Launched with a bang amidst the tear gas and rubber bullets of Seattle, the anti‐globalization protest movement has now been reduced to an eminently ignorable whimper. The anti‐globalistas’ big attempt at a post‐9/11 comeback flopped miserably in New York over the weekend, as only a few thousand hard‐core usual suspects turned out to mouth their brain‐dead radical bromides and scuffle occasionally with police. The world responded with a resounding yawn.
From its inception, the protest movement was less than met the eye. Some 30,000 demonstrators gathered in Seattle in November 1999 on the occasion of the World Trade Organization’s ministerial conference. Meetings were disrupted, the city was trashed, and ultimately the WTO ministers failed to agree on a new round of trade talks. But most of the numbers in Seattle were peaceful marchers supplied by organized labor — a good, old‐fashioned parochial interest group that had little in common, ideologically or culturally, with the radical activists and “anarchist” goons that grabbed all the media attention. And the failure of the WTO meeting had little to do with the commotion outside. Rather, the Clinton administration’s insistence on negotiating WTO labor standards, and European and Japanese foot‐dragging on agricultural liberalization, were the real culprits.
Over the next couple of years, the traveling road show of vandalism and street theater made stops in Washington, D.C., Quebec, London, Davos, Gothenburg, Prague, Genoa, and elsewhere. But despite these occasional, disruptive spectacles, the protest movement never developed a coherent agenda; it proclaimed the radical rejection of the emerging global market economy, but never came up with a plausible radical alternative. Instead it offered an ever‐thickening tangle of half‐baked and fringe causes: debt relief, the Tobin tax, suspension of patent rights for pharmaceuticals, vegetarianism, animal rights, paganism, freeing Mumia, and so forth.
The protesters imagine that they are the vanguard of some great new social movement, but in truth they represent the last, pathetic gasp of something old and exhausted: the century‐long infatuation with spiritual redemption through political action. In the past that utopian yearning powered the rise of the great collectivist ideologies, but the protesters were born too late: those ideologies have already been put into practice, and found to be morally horrific and economically disastrous. A small, disaffected group of true believers with nothing left to believe in soldiers on — still hoping for eventual utopian release from a messy and manifestly imperfect world, but finding solace for now in the simple joys of marching and chanting and renouncing.
The recently increased prominence of this straggling, radical rearguard was to some extent a byproduct of the fat and happy ‘90s boom. It is natural in times when material wants are being well tended to for people to seek something higher than mere materialism; the counterculture of the 1960s, after all, flowered against the backdrop of a rollicking economy. And so many who never shared their extremist views indulged the anti‐globalistas as well‐meaning idealists.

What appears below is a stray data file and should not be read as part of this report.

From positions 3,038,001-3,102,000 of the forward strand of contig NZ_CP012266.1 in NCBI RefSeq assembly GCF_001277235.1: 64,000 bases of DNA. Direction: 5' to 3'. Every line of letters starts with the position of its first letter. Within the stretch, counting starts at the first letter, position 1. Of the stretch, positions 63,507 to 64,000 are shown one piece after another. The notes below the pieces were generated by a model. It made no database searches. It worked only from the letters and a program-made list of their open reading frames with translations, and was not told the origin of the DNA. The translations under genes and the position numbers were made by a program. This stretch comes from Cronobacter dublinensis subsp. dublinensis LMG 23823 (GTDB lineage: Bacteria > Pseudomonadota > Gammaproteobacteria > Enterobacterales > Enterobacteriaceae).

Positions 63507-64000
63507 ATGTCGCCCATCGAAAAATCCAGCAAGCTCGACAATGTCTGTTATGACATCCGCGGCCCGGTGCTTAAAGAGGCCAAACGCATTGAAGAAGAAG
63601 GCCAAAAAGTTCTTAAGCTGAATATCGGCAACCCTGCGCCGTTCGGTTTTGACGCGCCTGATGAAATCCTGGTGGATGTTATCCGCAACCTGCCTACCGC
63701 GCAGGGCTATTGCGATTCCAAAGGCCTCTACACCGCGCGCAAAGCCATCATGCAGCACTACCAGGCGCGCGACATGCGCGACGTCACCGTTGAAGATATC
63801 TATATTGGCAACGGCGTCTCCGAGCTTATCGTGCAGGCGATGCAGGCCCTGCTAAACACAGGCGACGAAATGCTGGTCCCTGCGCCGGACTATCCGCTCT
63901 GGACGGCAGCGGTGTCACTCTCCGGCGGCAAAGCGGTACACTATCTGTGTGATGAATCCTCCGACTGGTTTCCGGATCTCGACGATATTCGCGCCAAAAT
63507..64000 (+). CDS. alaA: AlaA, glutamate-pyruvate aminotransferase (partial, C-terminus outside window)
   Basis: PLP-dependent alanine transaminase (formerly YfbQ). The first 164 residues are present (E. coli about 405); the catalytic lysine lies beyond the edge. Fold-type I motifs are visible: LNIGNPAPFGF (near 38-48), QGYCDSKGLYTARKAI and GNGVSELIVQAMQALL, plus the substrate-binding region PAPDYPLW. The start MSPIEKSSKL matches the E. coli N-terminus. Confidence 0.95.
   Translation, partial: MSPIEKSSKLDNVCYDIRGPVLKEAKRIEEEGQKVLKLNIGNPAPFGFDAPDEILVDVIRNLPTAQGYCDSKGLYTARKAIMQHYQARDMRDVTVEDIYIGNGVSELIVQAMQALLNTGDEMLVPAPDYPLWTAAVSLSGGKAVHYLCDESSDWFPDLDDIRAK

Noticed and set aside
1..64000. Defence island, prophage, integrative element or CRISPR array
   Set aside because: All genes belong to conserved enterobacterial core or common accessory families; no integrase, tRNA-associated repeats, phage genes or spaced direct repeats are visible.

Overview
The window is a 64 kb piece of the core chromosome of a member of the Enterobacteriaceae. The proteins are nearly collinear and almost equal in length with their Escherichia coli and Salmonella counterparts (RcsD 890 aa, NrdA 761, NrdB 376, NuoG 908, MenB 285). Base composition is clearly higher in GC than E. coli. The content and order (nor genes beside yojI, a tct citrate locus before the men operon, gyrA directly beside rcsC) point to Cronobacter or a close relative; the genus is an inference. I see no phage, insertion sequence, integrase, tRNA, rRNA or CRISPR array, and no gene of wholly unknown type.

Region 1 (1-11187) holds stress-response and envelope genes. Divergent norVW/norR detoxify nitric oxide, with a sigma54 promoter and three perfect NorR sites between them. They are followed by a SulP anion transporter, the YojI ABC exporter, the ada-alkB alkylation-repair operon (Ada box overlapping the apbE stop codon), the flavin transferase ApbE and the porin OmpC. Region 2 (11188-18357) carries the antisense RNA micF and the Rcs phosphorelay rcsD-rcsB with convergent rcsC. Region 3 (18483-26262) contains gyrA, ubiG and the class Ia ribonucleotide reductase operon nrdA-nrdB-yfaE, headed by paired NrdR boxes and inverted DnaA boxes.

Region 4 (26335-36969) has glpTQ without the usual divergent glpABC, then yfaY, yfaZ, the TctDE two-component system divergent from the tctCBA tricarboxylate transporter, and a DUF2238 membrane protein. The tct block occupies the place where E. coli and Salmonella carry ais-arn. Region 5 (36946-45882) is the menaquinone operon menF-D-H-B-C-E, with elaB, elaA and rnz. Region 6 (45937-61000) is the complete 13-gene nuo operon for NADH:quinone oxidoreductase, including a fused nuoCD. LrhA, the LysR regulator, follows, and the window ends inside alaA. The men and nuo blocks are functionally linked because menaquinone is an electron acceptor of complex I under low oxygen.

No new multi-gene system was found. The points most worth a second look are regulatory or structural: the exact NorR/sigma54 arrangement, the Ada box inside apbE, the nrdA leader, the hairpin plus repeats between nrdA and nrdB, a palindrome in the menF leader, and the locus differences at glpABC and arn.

But that indulgence ended — in the United States at least — with the horror of September 11. Suddenly both the message and the methods of the protesters seemed grotesquely inappropriate, if not worse. Radical rejection of democratic capitalism could no longer be passed off as youthful idealism, now that another breed of radical extremism had murdered thousands. Vandalism of downtown storefronts could no longer be tolerated: American cities, now under the threat of devastation, were to be cherished and protected and defended, not trashed. And who, after the heroism of September 11, could view planned provocation of and violence against police as anything other than obscene?
The protest movement only compounded its woes with its rapid embrace of the anti‐war — or in other words, the anti‐anti‐terrorist — cause. Proclamations of moral equivalence between the United States and her enemies, and denunciations of the “racist war” in Afghanistan, were hardly the ticket for broadening the movement’s base of support.
In particular, the war against terror opened a gaping rift between the anti‐globalistas and their marriage‐of‐convenience partners in organized labor. Labor had been planning to join with radical groups in a large demonstration in Washington at the end of September. The unions scrapped their plans almost immediately after the attacks and were quick to offer their enthusiastic backing of the Bush administration’s war effort; meanwhile, a number of anti‐globalization groups simply switched hats and went ahead with what became a weekend of anti‐war protests. It is difficult to imagine that self‐respecting, patriotic hardhats will ever again share the street with the spiritual cousins of Jihad Johnnie Walker.
While the protest movement may now be terminally marginalized, supporters of open markets have no cause for complacency. Opposition to globalization remains endemic and tenacious: look no further than the U.S. steel industry’s latest campaign for additional layers of protectionism for evidence of that fact. Around the world, the beneficiaries of closed markets can be expected to cling to their privileged positions. Those beneficiaries form a much larger rearguard than that of the radical protesters: they are the reactionary defenders of the failed collectivist legacy. We will still be rooting them out long after their feckless utopian fellow travelers have chanted their last.